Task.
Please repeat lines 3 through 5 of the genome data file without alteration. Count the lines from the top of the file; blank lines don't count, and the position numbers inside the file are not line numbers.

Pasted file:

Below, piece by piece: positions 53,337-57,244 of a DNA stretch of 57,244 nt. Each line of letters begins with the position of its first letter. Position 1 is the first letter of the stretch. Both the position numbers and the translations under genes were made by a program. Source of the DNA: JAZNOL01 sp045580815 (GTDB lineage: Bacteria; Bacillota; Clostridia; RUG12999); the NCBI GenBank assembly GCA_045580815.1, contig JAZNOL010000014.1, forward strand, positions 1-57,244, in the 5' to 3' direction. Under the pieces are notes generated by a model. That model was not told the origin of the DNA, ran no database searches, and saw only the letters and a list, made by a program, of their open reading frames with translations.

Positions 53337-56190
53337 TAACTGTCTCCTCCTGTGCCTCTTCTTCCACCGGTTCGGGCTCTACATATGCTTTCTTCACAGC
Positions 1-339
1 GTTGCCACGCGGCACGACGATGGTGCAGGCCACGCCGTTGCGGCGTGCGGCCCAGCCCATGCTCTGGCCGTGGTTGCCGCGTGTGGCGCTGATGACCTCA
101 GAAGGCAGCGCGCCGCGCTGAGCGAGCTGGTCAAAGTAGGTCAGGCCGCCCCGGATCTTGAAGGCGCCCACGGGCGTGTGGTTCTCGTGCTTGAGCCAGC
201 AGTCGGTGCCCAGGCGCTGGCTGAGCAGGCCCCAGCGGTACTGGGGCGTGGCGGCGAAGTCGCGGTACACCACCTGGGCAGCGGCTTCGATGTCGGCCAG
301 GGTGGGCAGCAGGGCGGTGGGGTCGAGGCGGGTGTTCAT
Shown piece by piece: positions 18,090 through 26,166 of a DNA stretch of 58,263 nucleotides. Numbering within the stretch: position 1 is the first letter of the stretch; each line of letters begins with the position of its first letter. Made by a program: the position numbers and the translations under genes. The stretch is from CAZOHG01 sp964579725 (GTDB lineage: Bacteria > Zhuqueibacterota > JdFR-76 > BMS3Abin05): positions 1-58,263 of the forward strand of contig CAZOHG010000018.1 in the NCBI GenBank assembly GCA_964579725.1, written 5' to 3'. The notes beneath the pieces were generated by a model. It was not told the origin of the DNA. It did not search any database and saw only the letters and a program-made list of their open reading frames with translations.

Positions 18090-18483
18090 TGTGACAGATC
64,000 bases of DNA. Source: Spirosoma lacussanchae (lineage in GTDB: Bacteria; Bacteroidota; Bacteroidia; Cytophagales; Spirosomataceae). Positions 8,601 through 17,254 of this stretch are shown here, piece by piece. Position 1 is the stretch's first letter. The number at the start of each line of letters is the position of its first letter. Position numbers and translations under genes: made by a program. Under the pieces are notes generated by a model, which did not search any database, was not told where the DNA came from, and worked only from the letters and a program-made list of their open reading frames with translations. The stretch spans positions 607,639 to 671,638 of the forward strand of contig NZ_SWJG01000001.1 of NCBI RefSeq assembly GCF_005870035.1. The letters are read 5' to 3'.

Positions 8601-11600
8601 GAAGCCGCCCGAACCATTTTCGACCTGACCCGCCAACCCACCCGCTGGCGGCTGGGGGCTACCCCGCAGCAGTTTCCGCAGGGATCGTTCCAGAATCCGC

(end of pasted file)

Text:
53337 TAACTGTCTCCTCCTGTGCCTCTTCTTCCACCGGTTCGGGCTCTACATATGCTTTCTTCACAGC
Positions 1-339
1 GTTGCCACGCGGCACGACGATGGTGCAGGCCACGCCGTTGCGGCGTGCGGCCCAGCCCATGCTCTGGCCGTGGTTGCCGCGTGTGGCGCTGATGACCTCA